The big hit from Matt Dumba in Game 1 that changed Wild-Stars playoff series
After knocking Stars winger Joe Pavelski out of the game, Dumba got booed every time he touched the puck.
DALLAS — Minnesota Wild star Matt Dumba has always had a penchant for delivering big hits. To his credit, regardless of the situation, Dumba has almost always been able to do it within the parameters of the rulebook.
In the final month of the regular season, for example, Dumba twice lived on the edge during separate games with big hits on Washington Capitals center Evgeny Kuznetsov and Pittsburgh Penguins winger Drew O’Connor. Both left the opposing player face down on the ice. Neither elicited a trip to the penalty box.
Which set the stage for Dumba’s big hit in Game 1 against the Dallas Stars on Monday night at American Airlines Center. With the action funneling beneath the goal line, Dumba lined up Stars winger Joe Pavelski, then finished his check at full speed, which resulted in a shoulder-to-shoulder collision.
The immediate aftermath was sobering as Pavelski’s head slammed into the ice in the process of him falling. He stayed face down for a few seconds before struggling to his knees. Not surprisingly, Stars center Max Domi jumped Dumba after the whistle and hit him with multiple punches.
The officials initially tagged Dumba with a major penalty before reviewing the play and ruling it was a legal hit on Pavelski. They dished out a minor penalty to Dumba presumably because of the chaos that ensued around him. Asked postgame about the play, Dumba maintained that he thought it was a legal hit.
Wild coach Dean Evason praised the officials for the way they handled the situation while also sending his thoughts out to Pavelski.
“You never want to see that,” Evason said. “We believe they got it right. We still don’t like to see anybody lay on the ice like that.”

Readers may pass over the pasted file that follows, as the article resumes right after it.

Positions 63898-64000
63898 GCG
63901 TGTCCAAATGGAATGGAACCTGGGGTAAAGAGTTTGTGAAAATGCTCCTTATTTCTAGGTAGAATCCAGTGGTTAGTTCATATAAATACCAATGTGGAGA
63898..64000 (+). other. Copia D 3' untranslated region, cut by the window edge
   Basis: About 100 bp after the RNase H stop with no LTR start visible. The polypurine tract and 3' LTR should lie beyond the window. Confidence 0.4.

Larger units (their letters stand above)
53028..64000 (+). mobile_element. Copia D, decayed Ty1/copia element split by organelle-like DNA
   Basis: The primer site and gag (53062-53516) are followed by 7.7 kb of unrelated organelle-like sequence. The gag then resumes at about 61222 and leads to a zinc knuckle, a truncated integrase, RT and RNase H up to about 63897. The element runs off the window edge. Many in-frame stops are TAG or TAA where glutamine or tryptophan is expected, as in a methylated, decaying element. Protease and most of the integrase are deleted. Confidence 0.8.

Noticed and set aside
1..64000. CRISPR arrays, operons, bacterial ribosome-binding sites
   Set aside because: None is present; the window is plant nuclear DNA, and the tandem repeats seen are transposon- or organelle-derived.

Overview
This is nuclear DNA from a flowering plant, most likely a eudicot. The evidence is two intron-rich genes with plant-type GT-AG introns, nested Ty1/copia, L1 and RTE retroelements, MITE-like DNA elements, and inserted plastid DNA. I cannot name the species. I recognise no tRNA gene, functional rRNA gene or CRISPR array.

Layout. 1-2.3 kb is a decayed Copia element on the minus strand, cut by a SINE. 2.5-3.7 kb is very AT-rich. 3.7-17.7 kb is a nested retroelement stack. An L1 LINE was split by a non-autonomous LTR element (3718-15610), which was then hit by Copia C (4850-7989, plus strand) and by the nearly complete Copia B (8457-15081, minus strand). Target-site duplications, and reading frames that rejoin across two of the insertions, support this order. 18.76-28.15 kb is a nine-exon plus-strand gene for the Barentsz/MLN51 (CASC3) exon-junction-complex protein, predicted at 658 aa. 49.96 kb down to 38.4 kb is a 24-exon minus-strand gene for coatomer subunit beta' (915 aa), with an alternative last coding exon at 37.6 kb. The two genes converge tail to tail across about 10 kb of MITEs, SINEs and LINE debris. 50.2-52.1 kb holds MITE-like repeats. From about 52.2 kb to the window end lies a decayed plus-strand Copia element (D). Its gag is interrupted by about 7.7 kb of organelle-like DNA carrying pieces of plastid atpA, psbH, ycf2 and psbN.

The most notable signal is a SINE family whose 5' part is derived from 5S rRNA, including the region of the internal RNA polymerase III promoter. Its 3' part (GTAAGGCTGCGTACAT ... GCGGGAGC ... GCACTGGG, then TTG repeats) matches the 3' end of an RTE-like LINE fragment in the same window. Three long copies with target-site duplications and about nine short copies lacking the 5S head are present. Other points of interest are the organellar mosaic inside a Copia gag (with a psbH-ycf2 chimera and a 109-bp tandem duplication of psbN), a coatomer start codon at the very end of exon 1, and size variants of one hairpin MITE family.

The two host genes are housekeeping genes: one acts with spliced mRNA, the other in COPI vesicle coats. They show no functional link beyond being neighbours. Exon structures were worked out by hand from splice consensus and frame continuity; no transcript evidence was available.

Stars coach Pete DeBoer was shockingly calm postgame despite the fact that he lost Pavelski for the foreseeable future.
“If they reviewed it and decided it was not an illegal hit, I guess it’s not for me to argue with that,” DeBoer said. “They got to look at it with multiple different angles. That was the decision they made. We have to live with that.”
As for Dumba, the way he kept his composure the rest of the game was impressive, and it helped the Wild earn a 3-2 win over the Stars in double overtime.
Never mind the fact that Dumba got booed literally every time he touched the puck. He played his best game in recent memory, defending impeccably in his own zone, while logging 38 minutes, 31 seconds of ice time to set a new franchise playoff record.
“You make a hit like that and have to stay locked in,” Dumba said. “You have to keep the head on a swivel because guys are coming.”
It’s almost as if Dumba being forced to watch his back actually elevated his game. He competed every time he hopped over the boards and made quick decisions any time the puck was on his stick.
“Just simple,” he said. “Nothing too tricked up. Just moving pucks. Trying to get my feet moving when I can.”
His game has been trending in the right direction ever since being a healthy scratch a few months ago. That served as a wakeup call for Dumba at the time, and he used it in a positive way to get the most out of himself.
Though he’ll likely never shed his reputation as a player who takes too many risks on the blue line, Dumba was the epitome of a stay-at-home defenseman down the stretch in the regular season. He and best bud Jonas Brodin proved to be among the most effective defensive pairings in the NHL at shutting down the opposing team.
“I know what makes me successful now,” Dumba said. “I have a better perspective on that and understanding of what my role is. It’s allowed me to flourish in those areas. I think I’ve added a part of my game that I think a lot of people discredit because they probably never held me in that regard.”
No doubt he’s talking directly to a faction of the fan base that seems to blame him whenever things go sideways during a game. The criticism is something Dumba has dealt with throughout his career, fair or unfair, and he’s learned the importance of having thick skin.
Because of that, no, Dumba will not be fazed if his big hit on Pavelski makes him Public Enemy No. 1 for the rest of the first round.
“Yeah,” Dumba said with a smile when asked if he can handle the boos. “Love it.”
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